Tracing Tracy Territory: Return to June revives county fair
by Sam Matthews
Jun 14, 2013 | 1401 views | 0 0 comments | 32 32 recommendations | email to a friend | print
It’s been a few years, but I made my way back to the San Joaquin County Fair this week.

I wasn’t alone. Sparse fair attendance during last year’s fair run in September has been replaced by a major increase this year.

Moderate temperatures, a return of 4-H and FFA livestock exhibitors compared with last year and new ideas in entertainment have helped swell fair participation.

On arrival Wednesday afternoon, I watched local FFA members show off their swine and dairy cattle in showmanship competition. The two Holdener sisters, Tatum and Katy, of the Tracy High FFA showed how to raise and show championship swine.

And then there were the All-Alaska Racing Pigs. I watched the miniature porkers race around a small track while spectators cheered. I could see why the races, with a lot of hoopla tossed in to add interest, are one of the fair favorites.

I didn’t spend a lot of time checking out the carnival, but it seemed as though it had a goodly number of rides located in a clean asphalt setting.

Horse racing is absent from the fair this year. And while some people would like to have racing coupled with the other parts of the fair, I really didn’t miss it all — a far cry from the time when “a day at the races” was an annual rite of summer.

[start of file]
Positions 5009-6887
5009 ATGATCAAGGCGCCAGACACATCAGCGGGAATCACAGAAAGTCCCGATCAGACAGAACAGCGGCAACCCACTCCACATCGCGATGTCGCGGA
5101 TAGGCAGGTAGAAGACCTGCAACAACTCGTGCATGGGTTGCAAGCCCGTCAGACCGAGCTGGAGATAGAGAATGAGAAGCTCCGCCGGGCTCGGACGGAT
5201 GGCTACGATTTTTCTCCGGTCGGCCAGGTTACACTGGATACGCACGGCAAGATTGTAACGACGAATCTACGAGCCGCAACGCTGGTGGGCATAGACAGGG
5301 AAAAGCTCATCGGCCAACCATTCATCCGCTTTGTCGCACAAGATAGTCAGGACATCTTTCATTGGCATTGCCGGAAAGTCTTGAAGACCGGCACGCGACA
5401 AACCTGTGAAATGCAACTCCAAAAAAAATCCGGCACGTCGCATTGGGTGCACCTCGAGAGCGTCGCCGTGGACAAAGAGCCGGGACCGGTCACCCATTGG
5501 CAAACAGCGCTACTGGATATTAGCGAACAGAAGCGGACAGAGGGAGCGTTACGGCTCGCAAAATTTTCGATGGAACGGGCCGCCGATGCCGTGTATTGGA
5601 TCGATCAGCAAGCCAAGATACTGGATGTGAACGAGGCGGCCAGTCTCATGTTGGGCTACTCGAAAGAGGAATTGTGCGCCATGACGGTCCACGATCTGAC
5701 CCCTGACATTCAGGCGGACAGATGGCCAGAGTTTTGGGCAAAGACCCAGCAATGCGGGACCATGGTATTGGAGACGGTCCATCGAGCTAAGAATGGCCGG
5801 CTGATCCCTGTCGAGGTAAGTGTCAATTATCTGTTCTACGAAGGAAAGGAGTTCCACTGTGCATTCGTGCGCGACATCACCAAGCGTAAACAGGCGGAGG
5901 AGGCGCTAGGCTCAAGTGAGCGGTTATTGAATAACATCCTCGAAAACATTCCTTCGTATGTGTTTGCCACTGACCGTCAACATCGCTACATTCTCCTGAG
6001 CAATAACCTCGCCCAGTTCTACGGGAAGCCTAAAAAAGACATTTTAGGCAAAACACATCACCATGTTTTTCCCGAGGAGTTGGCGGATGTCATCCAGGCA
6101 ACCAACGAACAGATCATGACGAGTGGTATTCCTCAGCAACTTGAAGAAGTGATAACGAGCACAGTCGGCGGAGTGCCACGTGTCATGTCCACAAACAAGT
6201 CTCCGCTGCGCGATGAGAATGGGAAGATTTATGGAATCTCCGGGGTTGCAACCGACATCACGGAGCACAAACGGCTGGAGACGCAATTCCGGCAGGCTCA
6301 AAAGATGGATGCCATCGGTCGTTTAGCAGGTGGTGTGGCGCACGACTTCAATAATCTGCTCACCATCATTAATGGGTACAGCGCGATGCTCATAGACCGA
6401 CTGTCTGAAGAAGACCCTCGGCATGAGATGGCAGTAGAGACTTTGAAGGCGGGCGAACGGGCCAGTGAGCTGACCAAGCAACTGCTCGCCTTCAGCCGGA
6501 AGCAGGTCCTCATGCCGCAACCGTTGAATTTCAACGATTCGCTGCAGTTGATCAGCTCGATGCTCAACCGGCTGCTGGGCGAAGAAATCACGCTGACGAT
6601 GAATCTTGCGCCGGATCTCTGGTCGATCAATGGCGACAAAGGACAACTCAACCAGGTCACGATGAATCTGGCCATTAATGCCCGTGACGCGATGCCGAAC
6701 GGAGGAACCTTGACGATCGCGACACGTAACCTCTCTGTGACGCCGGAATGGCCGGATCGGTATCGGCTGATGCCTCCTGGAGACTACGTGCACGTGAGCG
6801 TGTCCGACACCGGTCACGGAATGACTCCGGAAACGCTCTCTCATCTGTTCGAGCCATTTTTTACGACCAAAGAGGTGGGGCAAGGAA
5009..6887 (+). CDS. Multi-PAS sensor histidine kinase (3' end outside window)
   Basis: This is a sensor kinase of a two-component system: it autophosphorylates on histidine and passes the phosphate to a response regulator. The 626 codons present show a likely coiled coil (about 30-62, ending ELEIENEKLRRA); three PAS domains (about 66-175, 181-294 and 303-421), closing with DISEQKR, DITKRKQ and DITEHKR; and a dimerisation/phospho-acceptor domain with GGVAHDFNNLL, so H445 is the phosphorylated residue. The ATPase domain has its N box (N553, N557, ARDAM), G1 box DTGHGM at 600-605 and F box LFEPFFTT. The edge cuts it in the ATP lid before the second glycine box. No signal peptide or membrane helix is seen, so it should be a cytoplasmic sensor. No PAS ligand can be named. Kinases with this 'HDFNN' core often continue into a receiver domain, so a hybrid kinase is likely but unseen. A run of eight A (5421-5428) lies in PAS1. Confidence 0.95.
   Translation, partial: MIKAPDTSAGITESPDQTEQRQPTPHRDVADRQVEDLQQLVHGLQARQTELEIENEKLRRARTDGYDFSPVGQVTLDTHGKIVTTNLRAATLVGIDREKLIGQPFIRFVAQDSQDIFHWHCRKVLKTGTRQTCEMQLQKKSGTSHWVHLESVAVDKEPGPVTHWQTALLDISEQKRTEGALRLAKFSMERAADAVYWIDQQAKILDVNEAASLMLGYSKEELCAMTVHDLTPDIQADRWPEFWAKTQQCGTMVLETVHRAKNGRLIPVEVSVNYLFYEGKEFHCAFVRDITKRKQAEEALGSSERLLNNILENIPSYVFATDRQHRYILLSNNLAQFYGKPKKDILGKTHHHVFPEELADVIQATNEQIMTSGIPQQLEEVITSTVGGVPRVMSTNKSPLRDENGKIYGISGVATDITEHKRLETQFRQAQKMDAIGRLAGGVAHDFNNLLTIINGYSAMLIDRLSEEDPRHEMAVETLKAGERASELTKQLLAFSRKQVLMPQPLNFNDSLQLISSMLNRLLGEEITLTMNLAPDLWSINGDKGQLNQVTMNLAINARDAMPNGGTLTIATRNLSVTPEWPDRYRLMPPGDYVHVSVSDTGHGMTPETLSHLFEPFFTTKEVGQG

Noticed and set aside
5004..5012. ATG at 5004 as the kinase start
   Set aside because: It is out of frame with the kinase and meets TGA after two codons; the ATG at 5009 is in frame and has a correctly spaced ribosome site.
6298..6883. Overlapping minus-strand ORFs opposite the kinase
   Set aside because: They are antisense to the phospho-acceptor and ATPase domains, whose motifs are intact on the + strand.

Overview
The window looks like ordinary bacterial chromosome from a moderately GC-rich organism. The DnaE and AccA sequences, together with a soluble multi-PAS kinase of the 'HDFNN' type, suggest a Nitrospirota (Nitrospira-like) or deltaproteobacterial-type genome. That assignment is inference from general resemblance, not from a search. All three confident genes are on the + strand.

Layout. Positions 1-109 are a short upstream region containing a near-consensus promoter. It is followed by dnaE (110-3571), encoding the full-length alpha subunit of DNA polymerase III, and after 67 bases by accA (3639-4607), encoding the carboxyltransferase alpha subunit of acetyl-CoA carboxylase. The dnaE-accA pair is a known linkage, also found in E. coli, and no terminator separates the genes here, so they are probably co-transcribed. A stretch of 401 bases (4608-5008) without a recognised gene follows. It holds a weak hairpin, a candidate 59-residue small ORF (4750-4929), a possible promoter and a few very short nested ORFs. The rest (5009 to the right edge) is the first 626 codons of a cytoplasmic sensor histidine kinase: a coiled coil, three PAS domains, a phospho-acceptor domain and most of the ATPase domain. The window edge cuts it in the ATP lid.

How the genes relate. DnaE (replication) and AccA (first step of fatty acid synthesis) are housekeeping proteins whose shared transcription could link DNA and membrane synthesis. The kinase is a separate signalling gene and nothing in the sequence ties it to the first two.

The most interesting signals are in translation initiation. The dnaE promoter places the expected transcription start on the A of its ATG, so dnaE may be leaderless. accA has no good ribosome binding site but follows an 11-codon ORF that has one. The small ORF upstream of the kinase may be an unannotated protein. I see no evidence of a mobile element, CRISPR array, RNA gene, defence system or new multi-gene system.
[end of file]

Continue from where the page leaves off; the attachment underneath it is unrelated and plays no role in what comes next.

In recent years, the draw of racing — and betting — has diminished with the advent of off-track betting and the development of nearby Indian casinos.

And, of course, there are county fair culinary delights. My trip to the fair included munching on the three basic fair food groups: beer, corn dog and ice cream cone. Somehow, my digestive system survived.

San Joaquin County is fortunate in having a real county fair, and I’m glad it’s making a comeback.

A young cellist at the top

The National Youth Orchestra will embark on an international tour next month, and the daughter of former Tracyite Glenda Gentry Mathes will be among the orchestra members.

Kayla Mathes of Albuquerque, N.M., is a cellist with the prestigious youth orchestra, whose members have been selected from throughout the U.S.

The 17-year-old student at Albuquerque’s Bosque School became a member of the New Mexico Youth Orchestra before being named to the National Youth Orchestra of the U.S.

She and other orchestra members have been practicing at Purchase College State University of New York in Westchester County in preparation for the international tour, which begins July 13 with a concert at the John F. Kennedy Center for the Performing Arts in Washington, D.C.

Two concerts will follow in Russia — in Moscow and St. Petersburg — capped by a final concert in London at Royal Albert Hall.

Some Tracyites may remember Kayla’s grandfather, Glenn Gentry, a veteran meat department and grocery store manager in our town.

• Sam Matthews, Tracy Press publisher emeritus, can be reached at 830-4234, or by email at shm@tracypress.com.

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